It is pertinent to compare this with the Senator Adesanya case, which was concerned with the non-compliance with a provision of the Constitution 1979, or Thomas v. Olufosoye which was the constitution of the Anglican Church. In each case it was held that the civil rights and obligations of the plaintiff were not involved. No similar power as in Rule 7(v) was conferred on citizens in Adesanya case, or members of the congregation in Thomas v. Olufosoye.
On the other hand, the constitution of Jamat-ul-Islam, or that of a Trade Union, as in this case constitute a binding contract amongst the members who subscribed to it. It is important to point out that in neither the Adesanya case, or Thomas v. Olufosoye did the plaintiff sue as a member of an association. The action was brought by individuals to enforce their purported right.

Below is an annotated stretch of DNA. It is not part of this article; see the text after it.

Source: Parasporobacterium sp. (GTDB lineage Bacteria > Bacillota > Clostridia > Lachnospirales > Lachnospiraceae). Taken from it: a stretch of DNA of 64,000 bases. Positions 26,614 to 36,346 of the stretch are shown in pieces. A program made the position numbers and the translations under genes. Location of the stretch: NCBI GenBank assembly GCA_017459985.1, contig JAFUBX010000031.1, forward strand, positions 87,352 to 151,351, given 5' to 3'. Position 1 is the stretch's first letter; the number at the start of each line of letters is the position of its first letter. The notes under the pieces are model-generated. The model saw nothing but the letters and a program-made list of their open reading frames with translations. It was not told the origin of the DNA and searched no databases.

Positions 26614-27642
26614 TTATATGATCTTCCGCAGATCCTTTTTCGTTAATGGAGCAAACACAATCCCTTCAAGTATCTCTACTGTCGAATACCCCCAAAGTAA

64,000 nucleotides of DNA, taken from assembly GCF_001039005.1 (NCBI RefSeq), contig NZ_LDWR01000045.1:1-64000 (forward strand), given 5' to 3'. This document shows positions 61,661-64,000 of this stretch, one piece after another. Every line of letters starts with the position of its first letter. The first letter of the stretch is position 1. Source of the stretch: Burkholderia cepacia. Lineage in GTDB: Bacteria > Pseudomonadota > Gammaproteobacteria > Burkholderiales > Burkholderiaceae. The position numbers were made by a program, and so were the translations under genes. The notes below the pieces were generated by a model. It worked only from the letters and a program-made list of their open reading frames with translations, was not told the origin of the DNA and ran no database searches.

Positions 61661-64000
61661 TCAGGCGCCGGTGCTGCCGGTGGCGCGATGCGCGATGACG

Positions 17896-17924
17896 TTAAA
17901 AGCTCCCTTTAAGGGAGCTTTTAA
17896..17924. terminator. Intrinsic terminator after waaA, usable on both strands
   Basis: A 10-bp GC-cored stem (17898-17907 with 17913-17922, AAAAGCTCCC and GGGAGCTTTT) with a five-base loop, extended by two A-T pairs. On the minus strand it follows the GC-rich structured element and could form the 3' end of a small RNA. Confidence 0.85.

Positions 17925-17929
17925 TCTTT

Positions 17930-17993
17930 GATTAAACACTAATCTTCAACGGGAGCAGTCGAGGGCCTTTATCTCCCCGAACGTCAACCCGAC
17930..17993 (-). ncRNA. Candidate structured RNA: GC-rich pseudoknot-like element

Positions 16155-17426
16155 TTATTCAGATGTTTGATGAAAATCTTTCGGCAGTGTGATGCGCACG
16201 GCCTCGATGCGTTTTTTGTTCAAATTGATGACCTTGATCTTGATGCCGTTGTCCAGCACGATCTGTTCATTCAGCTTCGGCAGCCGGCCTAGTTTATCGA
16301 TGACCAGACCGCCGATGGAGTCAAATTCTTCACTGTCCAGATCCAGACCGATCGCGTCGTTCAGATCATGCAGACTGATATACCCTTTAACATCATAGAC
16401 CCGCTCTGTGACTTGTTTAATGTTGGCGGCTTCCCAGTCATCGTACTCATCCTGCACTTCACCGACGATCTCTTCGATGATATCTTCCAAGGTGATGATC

In the instant case, plaintiffs are members of a Trade Union, the 18th defendant Union, and are parties to the contract inter se i.e the defendants and other members of the Union.
Rule 7(v) quoted above guarantees members the right to manage the affairs of the union in accordance with its constitution and to protect the breach of the constitution.
Thus wherever there is breach of the provisions of the 18th defendant’s Union, it raises the question of the civil rights and obligations of its members who are parties to the contract. The breach ipso fact confers on them the same right which section 6(6)(b) vest in individuals and can be invoked in appropriate circumstances. Hence the only considerations of the court in the recognition of this right and the exercise of this jurisdiction is whether plaintiff has brought this case within the exceptions to the rule in Foss v. Harbottle. Thus where the complaint of the plaintiff is with respect to an intra vires act casus cadit. This is because the wrong against the company complained of can be sanctioned by the decision of a simple majority of its members.